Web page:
Originally published on F*** Magazine
Director: Bharat Nalluri
Cast: Dan Stevens, Jonathan Pryce, Christopher Plummer, Miriam Margolyes, Morfydd Clark
Run Time: 1h 44m
Opens: 30 November 2017
Rating: PG (Some Coarse Language)
My personal rating:
A simple yet compelling biographical drama of one of the greatest English writers, Charles Dickens, The Man Who Invented Christmas tells the journey of how Dickens wrote the all-time classic A Christmas Carol with a tinge of fantasy. In fact, the film feels less like an adaptation of Les Standiford’s biographical novel of the same title and more of a fable.
For fans of the Dickens’s novella who didn’t read Standiford’s biography, The Man Who Invented Christmas will dazzle you with the behind-the-scenes of how the literary genius builds his characters. Dickens used to say his characters would come to live and talk to him, and that’s what we literally see on screen.
The performances of every character are nailed so well by every cast member; it’s hard to pinpoint the best of the lot. Even though Dan Stevens and Christopher Plummer took up most of the screen time with their Dickens and Scrooge, the other supporting actors and actresses impressively made the most out of very little.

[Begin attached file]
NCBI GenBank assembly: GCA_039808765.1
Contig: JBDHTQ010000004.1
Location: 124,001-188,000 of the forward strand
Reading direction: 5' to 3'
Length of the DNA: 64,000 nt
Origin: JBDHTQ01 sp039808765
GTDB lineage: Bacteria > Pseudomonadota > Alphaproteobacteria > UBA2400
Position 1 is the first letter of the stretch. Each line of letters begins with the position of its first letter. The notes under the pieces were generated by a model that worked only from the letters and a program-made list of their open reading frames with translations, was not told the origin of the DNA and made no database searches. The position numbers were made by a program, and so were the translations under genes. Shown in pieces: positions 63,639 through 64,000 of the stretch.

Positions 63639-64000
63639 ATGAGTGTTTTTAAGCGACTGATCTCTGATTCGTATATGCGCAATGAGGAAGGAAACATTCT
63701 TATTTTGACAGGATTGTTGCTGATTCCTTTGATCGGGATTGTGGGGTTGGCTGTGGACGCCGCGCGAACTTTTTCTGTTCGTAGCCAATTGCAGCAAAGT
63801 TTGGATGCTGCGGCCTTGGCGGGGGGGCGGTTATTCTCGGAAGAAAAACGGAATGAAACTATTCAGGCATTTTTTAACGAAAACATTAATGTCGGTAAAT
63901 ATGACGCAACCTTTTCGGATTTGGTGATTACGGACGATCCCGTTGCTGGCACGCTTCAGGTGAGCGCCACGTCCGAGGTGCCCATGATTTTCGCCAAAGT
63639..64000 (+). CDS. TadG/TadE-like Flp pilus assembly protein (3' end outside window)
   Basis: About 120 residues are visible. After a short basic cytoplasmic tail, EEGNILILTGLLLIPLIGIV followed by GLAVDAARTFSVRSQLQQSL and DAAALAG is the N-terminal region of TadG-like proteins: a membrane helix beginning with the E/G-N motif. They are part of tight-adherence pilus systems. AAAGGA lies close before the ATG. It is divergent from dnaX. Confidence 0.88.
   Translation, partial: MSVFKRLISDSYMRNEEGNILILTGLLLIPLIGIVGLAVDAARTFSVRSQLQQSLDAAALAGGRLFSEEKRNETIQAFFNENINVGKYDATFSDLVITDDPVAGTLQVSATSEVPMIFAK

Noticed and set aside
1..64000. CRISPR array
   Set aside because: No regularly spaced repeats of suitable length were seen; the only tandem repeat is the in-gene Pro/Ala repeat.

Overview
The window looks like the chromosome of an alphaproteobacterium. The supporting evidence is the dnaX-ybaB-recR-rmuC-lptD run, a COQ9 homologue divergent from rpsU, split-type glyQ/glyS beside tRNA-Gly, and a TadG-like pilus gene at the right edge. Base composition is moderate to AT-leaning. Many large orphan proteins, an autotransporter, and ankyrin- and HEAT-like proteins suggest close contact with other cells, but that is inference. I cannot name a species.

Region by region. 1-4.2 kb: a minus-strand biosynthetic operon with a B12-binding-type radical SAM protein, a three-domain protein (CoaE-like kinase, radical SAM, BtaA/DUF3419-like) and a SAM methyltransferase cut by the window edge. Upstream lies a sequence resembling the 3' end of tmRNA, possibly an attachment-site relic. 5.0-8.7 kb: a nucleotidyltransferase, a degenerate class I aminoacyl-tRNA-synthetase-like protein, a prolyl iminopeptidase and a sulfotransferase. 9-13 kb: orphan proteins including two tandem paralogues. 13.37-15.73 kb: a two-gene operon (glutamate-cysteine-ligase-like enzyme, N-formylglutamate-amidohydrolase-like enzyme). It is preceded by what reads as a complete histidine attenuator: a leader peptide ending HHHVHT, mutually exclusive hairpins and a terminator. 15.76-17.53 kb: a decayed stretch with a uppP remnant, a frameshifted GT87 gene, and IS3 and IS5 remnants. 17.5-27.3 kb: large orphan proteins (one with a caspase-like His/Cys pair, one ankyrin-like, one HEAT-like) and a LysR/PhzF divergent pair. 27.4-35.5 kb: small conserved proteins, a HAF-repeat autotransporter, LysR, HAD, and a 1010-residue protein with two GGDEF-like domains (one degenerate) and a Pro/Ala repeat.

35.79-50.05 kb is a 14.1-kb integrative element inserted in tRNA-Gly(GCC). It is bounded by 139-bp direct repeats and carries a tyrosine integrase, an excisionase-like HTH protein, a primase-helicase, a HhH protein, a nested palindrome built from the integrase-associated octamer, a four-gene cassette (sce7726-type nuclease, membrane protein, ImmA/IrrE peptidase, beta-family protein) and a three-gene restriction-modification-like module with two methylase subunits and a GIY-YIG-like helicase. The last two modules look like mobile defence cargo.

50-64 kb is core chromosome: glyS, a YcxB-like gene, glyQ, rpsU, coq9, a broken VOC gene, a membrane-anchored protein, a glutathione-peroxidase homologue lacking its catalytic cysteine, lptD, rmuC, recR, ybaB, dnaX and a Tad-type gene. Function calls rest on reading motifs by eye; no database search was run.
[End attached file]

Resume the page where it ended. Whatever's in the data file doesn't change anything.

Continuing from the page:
Of course, the highlights are the dialogue and scenes Dickens and Scrooge share, which we’ll see that Scrooge is actually the shadow of Dickens’s past and his ugly side he wishes to hide. Most of the characters in his novella are largely inspired by the people around him and the double performances some of them have to pull off, are indeed remarkable.
However, The Man Who Invented Christmas might be too bland for some despite the whimsical touch to the storytelling. There’s more if you look beyond that, though. We always see only the successes of brilliant minds like Dickens and forget they’re flawed human beings like us.
This film explores the dark periods and demons within Dickens, stemming from his tough and shameful past as a child worker at a boot-blacking warehouse. He blames his forever debt-laden father for his plight whom he eventually forgives while writing A Christmas Carol.
The journey acknowledges the wounds of children let down by their parents but alludes to forgiveness being the liberation and key to happiness, a recurring theme throughout the film. It’s fitting for The Man Who Invented Christmas, a film trying to convey the importance of giving thanks and gratitude as we approach the end of the year.
The only regrettable point of the film is the lack of portrayals of Christmas before Dickens published his novella. After all, the premise of the film is that Dickens changed how we celebrate Christmas with his A Christmas Carol, something hardly addressed in the film. What we get is only the journey, which is satisfying and relatable, but falls short of what audiences might expect of The Man Who Invented Christmas.
Summary: Intriguing, whimsical, and even heartwarming, but slightly misses the mark because we see more of the genius and less of his impact on the most magical time of the year – Christmas.